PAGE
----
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Graham Greene is without doubt a master albeit PussyNoMore has a strong preference for the novels that Greene himself categorised as 'entertainments' rather than his other works.
If you like Greene - hopefully you've tried the master, Eric Ambler?
You can now listen to the debate.
LeCarre somewhere down the list,maybe #10.
Excellent review @pussy.
It appears Horowitz distinguished himself admirably in the service of Both Fleming and Bond
May he be commissioned to scribble numerous future 007 adventures.
@0Brady, totally agree, a sensual writer, he got under the fingernails, and yes, his character, above others, has survived and is an icon.
I would love to become a part of the readers in your Flemings series, how can i join?
Good review. Horowitz did exemplary job on behalf of the Fleming works!
An excellent review sir! I listened to the audio recording via the Intelligence Squared podcast recently and can only wish I'd been there in person to see it. As a fan of both Fleming and le Carre, for different reasons, it made for interesting listening.
I'd agree that Alex Macqueen would make an excellent villain though I'd be curious to see what Simon Callow would make of such a role as well given his comments towards the end.
I will be sure to watch it sometime soon, now that the full experience of the night is on offer.
Watching Matthew Lewis on stage, I noticed as others have before that he could be a possible candidate for Bond in the future. He's got the look and reminds me a bit of George Lazenby, but his voice isn't quite there, isn't quite as smooth, suave and deep as other Bond actors have had, with an accent...I don't know if he could work with that for the role...but there seem to be lots of other possible candidates already in line ahead of him should Daniel Craig not return.
I love both authors, but obviously my vote goes to Fleming. It'll be a pleasure to delve into Le Carre's full bibliography over time... so many works to look forward to! So far I've only read The Spy Who Came in from the Cold, TTSP, Our Kind of Traitor, and A Most Wanted Man.
In the opinion of PussyNoMore it was really Deighton that opened the door for Le Carre.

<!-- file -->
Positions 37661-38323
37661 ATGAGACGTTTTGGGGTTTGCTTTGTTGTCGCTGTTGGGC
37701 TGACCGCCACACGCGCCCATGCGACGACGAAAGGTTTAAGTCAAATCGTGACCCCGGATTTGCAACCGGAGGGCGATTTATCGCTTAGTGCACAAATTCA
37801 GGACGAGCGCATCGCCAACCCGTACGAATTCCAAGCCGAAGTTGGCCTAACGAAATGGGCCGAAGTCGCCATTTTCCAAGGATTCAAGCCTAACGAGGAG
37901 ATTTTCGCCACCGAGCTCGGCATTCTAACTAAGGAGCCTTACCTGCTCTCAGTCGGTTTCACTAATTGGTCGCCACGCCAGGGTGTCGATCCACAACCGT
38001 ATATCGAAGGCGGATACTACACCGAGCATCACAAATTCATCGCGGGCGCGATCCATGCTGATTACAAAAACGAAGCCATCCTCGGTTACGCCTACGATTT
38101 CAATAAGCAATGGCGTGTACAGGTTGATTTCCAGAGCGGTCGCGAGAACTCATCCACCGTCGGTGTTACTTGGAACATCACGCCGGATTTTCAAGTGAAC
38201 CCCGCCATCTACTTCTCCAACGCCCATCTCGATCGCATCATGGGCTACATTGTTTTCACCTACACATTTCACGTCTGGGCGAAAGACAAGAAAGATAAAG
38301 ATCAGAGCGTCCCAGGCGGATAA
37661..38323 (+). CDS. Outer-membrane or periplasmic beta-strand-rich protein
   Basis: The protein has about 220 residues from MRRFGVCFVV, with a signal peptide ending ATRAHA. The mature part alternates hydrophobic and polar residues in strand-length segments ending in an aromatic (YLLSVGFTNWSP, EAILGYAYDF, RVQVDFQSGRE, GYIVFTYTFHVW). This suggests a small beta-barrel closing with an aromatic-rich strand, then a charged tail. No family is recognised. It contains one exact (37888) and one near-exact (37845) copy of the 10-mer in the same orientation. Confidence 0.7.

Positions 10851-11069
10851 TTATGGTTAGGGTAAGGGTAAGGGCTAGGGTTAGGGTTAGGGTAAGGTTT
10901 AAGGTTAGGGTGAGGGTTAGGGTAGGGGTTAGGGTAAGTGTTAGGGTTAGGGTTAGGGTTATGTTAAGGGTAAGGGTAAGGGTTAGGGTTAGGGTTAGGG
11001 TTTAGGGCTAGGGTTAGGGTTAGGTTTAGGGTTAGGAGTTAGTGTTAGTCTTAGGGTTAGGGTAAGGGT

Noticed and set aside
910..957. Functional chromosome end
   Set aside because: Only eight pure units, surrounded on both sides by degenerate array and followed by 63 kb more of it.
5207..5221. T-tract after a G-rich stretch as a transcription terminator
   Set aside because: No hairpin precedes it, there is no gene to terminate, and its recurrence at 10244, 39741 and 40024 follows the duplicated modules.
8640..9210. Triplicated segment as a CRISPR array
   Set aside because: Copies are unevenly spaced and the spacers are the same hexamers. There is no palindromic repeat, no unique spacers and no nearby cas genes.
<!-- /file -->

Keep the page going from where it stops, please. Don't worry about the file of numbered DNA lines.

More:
Had the fabulous 'Ipcress File' not created the Anti-Bond phenomena it's doubtful that there would have been a public appetite for a work as bleak as TSWCIFTC at that point in history.
You have a lot to look forward to. PussyNoMore's personal favourites are 'The Honourable Schoolboy' (by far and away the best of the Smiley trilogy and one of the best books of the last century - any genre), 'The Tailor Of Panama' ( a great homage to Graham Greene), 'The Night Manager' (a phenomenal tale of revenge), 'The Constant Gardner' (a tale of corporate greed) and his last to date ' A Delicate Truth' (ripped from today's headlines would be an apt description).
PussyNoMore loves Fleming but he understands why Le Carre won despite Horowitz's strong and entertaining advocacy.
PussyNoMore remembers reading TSWCIFTC when it came out.
There was a lot of hype but as a teenager he found it heavy going. Re-reading it years later its genius was apparent and the excellent movie encouraged him to give it another go albeit he does consider Le Carre's later work to be his best.
Wouldn't a head shot of the author at least have been on the book's dustjacket?
It was a different era then, obviously, and professional football wasn't remotely as big as it is today. But star players (including starting quarterback Y.A. Tittle) and coaches were impostors and weren't recognized by panelists for who they were.
So, having watched a number of these, I can understand why panelists wouldn't recognize Le Carre as he was just starting to become famous.